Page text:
How Ghana’s “Year of Return” Sparked a Pan-African Phenomenon

Half a million diasporans visited Ghana in 2019 for the Year of Return
Half a million diasporans visited Ghana in 2019 for the Year of Return | © Wind Collective
Photo of Jessica Ankomah
17 April 2020

Ghana’s Year of Return in 2019 marked 400 years since the first enslaved Africans reached America. It was also the year Ghana’s President, Nana Akufo-Addo, invited all people of African descent to return to the continent – specifically Ghana – to rethink their identity and reclaim their roots.

Ghana’s Year of Return is one of the most successful tourism initiatives the African continent has ever seen | | © Wind Collective

With over half-a-million diasporans answering the call, Ghana’s Year of Return during 2019 became a global phenomenon. Africans abroad have continued to flock to Ghana in search of community, culture, opportunity and history. The journey has been so significant for some that they’ve taken citizenship and set up shop in the West African country, trading Western comforts for a new way of life.

Akua Aboagye-Graham, an advocate for African entrepreneurship, says that Ghana’s welcoming spirit and peaceful nature will “spark a sense of belonging and pride” in any diasporan who visits.

“You’ll become a proponent for Africa’s stunning beauty and humble lifestyle once you’ve seen it,” she says.

Ghana’s Year of Return is one of the most successful tourism initiatives the African continent has seen, leading countries like Nigeria and Uganda to follow suit. But why was President Akufo-Addo’s call to return so poignant? The answer lies in a sleepy beachside city called Cape Coast, with ports that facilitated one of the darkest forced migrations known to man.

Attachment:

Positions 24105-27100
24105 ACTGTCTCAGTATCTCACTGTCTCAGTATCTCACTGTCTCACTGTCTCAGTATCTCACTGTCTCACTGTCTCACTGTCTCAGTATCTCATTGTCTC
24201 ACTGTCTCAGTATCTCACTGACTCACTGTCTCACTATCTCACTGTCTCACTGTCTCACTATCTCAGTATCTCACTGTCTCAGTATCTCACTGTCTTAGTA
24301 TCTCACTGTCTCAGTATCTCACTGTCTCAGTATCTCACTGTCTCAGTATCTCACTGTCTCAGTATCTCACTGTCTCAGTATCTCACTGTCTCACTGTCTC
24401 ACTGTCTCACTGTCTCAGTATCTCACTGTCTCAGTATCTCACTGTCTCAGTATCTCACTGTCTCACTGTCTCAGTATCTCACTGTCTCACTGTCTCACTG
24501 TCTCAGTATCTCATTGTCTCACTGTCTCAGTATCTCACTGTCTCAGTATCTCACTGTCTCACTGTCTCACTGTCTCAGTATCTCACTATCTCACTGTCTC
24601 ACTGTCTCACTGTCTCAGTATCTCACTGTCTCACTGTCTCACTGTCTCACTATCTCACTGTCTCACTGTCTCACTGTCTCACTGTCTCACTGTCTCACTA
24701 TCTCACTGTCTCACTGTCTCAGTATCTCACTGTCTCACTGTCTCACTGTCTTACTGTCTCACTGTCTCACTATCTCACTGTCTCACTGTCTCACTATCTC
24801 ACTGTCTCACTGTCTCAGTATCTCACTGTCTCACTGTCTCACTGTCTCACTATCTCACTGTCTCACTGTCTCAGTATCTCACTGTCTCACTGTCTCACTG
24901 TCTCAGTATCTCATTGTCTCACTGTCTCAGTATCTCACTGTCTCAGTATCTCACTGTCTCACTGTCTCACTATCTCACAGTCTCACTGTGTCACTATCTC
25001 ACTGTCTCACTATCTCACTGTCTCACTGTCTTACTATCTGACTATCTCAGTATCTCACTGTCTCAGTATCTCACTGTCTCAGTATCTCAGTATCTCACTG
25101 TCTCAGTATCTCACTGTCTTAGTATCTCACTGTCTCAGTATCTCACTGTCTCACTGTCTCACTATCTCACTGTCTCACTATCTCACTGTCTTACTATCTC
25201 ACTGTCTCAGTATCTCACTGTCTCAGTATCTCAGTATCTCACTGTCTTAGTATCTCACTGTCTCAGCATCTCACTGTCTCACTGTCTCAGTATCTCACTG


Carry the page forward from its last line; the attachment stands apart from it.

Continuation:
The president of Ghana invited all people of African descent to return to Ghana to reclaim their roots | | © Wind Collective

Forts, castles and The Door of No Return

For decades, people have travelled to Ghana’s Cape Coast to observe, commemorate and heal generational wounds caused by slavery and oppression. The Cape Coast is home to several slave ports and castles including Elmina and Cape Coast Castle, where thousands of Africans were forced to leave via The Door of No Return, before being shipped off in disease-infested slave ships.

Today, these castles hold tours for visitors to educate them on the reality of slavery. They’re not for the faint-hearted: tour groups are led through museums of shackles and branding irons before descending to the depths of the dungeons themselves. The hour-long tours are guided by Ghanaian historians who share in great detail the torture their people endured.

The tours can also be deeply transformative. They end by offering visitors affected by slavery a chance to walk back through The Door of No Return – a step that has taken centuries to arrive. Ghana’s Year of Return borrows its name from this tradition, encouraging those who were historically wronged to find comfort.

Pro tip: Make sure your visit to the Cape Coast is no less than an overnight stay, since there’s so much to see and do in the region. Oasis Beach Resort offers excellent accommodation at affordable rates and is a five-minute walk from Cape Coast Castle.

The Year of Return, 2019, marked 400 years since the first enslaved Africans reached America | | © robertharding / Alamy Stock Photo

The Year of Return: A celebration of resilience

If Ghana’s Cape Coast is a place of quiet reflection and sombre truths, then its capital, Accra, is a place of song and vigour. The Year of Return programme brought the city to life with festivals, parties and performances, drawing an influx of celebrities, too.